Minutes published by the Joint Committee on Vaccination and Immunisation (JCVI) have sparked debate among the scientific community after it emerged the body discussed the policy, amongst others.
The documents, released on Friday after lengthy delays, have been met with a mixture of outrage and indifference by scientists.
Some have accused the JCVI of downplaying the risk posed by Covid to children, while others have said it is within the remit of body to discuss building up immunity among the young through natural infection.
After months of discussions over the summer, the JCVI ultimately chose not to recommend Covid jabs for healthy 12 to 15-year-olds, concluding in September that the “margin of benefit is considered too small to support” vaccinating this cohort.
Instead, the watchdog deferred responsibility to the UK’s chief medical officers, who gave approval for the universal vaccination of all young children.
Critics have highlighted a number of lines from the JCVI minutes, including discussions around “allowing the virus to circulate amongst children which could provide broader immunity to the children”.
This approach was considered given the perceived low risk posed by Covid to children, the documents suggest.
Dr Stephen Griffin, a virologist at Leeds University, said this line of discussion shows that there is “very much a bias towards the idea that infection is of no consequence in kids”.
Although Covid is far less likely to lead to serious disease in children than adults, the current high prevalence of the virus among the young means that some will fall ill while others will go on to develop long Covid, Dr Griffin said.
More than 10,000 children have been hospitalised with Covid throughout the pandemic, while an estimated 54,000 are suffering from long Covid, according to the Office for National Statistics (ONS).
Some 21 percent of 12 to 15-year-olds are now vaccinated in England, compared with 80 percent of adults. This comes at a time of soaring case rates among the young. More than 9 per cent of children in school years 7 to 11 were infected in the week ending 22 October, according to figures from the ONS. Over this same period, 248,000 children were out of school due to Covid-related reasons.
Some have also criticised the JCVI for appearing to consider a policy which advocated using children as a “vehicle” of transmission to booster adult immunity
During a meeting held on 20 May, members of the watchdog “considered in the absence of vaccination, future generations would be exposed to Covid-19 in childhood, with a relatively mild disease”.
“This early infection would then provide protection against severe disease throughout life,” the minutes read. “Circulation of Covid-19 in childhood could therefore periodically boost immunity in adults through exposure.”
However, one member of the JCVI said they were not discussing whether to use children as vectors.
“JCVI considered the cumulative beneficial Covid immunity to individual children and young people on the assumption that Covid will eventually become endemic in the same way as many other viruses,” the source said. “This should not be interpreted as using children to infect and naturally boost adults in the current pandemic.”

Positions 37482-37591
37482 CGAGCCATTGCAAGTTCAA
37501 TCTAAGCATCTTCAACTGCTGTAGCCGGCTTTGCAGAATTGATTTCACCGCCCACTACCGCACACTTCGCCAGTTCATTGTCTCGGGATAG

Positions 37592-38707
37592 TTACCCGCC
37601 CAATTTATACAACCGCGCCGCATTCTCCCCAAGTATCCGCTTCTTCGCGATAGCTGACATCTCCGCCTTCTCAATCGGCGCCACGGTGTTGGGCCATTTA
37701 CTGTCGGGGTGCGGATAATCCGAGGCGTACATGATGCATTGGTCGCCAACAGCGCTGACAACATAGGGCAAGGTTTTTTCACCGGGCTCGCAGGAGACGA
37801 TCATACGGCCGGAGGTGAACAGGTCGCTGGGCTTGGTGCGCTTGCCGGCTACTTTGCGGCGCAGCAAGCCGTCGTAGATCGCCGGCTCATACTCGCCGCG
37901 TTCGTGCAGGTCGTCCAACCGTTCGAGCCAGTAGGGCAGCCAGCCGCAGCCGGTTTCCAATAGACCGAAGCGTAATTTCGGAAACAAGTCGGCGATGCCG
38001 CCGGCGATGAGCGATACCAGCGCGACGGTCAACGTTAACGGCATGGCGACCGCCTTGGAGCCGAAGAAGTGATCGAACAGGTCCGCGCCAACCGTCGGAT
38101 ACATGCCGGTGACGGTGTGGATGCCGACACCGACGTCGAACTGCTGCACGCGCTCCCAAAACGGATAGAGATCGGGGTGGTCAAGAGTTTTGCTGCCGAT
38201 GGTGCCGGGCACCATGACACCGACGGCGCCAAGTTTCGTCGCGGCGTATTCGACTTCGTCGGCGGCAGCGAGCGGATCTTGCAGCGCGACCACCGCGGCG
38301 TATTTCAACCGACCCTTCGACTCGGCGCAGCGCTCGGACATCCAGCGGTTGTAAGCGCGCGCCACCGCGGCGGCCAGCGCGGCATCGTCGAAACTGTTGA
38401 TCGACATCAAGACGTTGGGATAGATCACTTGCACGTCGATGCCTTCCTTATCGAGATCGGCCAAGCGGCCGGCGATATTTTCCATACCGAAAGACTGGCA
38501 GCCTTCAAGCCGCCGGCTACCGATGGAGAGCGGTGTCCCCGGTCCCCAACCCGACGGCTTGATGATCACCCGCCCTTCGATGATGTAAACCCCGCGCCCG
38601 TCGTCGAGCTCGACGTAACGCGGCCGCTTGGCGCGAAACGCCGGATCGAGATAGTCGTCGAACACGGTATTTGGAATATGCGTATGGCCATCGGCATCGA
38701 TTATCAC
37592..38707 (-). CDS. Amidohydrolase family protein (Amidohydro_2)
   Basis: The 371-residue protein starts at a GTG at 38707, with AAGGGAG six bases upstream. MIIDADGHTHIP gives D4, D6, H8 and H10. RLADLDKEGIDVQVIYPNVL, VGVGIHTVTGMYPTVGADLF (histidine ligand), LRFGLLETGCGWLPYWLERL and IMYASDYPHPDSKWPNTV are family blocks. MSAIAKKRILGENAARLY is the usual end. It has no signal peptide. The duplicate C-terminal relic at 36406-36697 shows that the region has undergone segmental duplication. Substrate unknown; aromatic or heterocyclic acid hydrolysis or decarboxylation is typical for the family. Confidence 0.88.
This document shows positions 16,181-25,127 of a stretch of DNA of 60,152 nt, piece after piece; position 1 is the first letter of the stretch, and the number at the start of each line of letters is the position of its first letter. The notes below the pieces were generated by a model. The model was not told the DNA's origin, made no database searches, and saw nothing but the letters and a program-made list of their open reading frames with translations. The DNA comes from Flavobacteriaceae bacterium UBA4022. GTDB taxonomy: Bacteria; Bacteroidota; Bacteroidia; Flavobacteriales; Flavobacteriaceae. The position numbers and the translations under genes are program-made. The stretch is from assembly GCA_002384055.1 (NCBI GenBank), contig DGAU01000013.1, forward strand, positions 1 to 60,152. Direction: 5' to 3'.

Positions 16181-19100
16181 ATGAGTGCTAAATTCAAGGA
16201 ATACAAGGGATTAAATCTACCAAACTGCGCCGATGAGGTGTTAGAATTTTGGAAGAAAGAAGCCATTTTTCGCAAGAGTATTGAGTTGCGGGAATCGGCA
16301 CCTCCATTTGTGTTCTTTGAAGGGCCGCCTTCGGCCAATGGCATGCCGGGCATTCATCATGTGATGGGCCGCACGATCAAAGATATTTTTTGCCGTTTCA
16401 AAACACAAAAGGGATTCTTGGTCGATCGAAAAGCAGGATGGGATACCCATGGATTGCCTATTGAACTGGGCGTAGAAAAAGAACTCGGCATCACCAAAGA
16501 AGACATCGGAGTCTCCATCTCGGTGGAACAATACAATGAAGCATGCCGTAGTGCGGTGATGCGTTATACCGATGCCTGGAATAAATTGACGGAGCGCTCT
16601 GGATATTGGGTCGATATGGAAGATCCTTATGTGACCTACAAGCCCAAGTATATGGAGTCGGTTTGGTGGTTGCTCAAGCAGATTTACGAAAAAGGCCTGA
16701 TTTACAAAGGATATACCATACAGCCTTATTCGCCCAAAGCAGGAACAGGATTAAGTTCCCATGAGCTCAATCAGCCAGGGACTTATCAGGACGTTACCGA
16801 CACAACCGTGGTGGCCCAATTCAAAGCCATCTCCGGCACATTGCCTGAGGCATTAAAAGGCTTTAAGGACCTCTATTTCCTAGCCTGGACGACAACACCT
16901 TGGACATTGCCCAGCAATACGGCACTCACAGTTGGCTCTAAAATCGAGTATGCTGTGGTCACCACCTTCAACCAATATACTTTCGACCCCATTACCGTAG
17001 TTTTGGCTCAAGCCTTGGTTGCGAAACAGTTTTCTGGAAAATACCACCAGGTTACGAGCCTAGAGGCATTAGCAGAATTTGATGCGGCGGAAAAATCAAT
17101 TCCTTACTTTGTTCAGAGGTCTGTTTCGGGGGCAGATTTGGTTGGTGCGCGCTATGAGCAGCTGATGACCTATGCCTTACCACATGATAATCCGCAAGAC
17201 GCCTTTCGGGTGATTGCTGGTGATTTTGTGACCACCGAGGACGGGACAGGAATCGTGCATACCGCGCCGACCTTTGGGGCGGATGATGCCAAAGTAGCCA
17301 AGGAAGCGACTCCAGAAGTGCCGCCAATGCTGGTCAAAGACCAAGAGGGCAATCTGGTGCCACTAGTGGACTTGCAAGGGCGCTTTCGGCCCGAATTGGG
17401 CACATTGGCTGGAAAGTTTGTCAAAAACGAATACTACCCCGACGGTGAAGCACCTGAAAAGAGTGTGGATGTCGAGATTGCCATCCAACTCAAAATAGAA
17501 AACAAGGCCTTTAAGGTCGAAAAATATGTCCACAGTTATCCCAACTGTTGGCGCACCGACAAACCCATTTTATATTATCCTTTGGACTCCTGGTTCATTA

But some said the criticism was unfair, and that scientists are only right to consider all options.
Professor Francois Balloux, director of the Genetics Institute at University College London, said critics of the JCVI had “picked out a handful of paragraphs” from the minutes and lost sight of the wider context around discussions on child vaccinations.
He said he was “not shocked” that the JCVI addressed theories on allowing Covid-19 to circulate among children and, by extension, re-exposing protected adults to the virus.
Regardless, Prof Balloux said, these types of discussions wouldn’t have been taken into consideration too much as the eventual JCVI decision was based on the “immediate benefit” of vaccinating children, and not the wider benefit to adults and the rest of the society.
“Not everyone seems to grasp the remit of a vaccine regulatory agency such as the JCVI,” Prof Balloux said. “In short, it is to advise whether the benefits of vaccinating a specific demographic group (eg. healthy 12 to 15-year-olds) significantly exceed the risks for this group alone.”
However, Dr Griffin said the time it took for the JCVI to reach its decision – when other countries, like the US and Israel, had already pushed ahead with child vaccination – had proven costly.
“It’s right to be cautious, but it shouldn’t have really taken that long,” he said. “Maybe our caution has been counterproductive in this instance, because it really isn’t right that that we missed the opportunity of summer to vaccinate children when they were off from school.
“We’re now seeing the consequence of that delay with soaring cases in children and classrooms where there aren’t any mitigations in place.”
The JCVI member said recent criticism raised against the watchdog failed to “consider the timelines and state of knowledge when each meeting took place over the summer”.
Prof Balloux said the attacks were eroding trust and creating a narrative that suggested the watchdog was acting as a conduit for the government’s Covid policies.
“If people think they do the bidding of the government, that’s not ideal because it undermines trust,” he added. “It could have an impact on other immunisation programmes that the JCVI advises on in the UK, which would not be good.”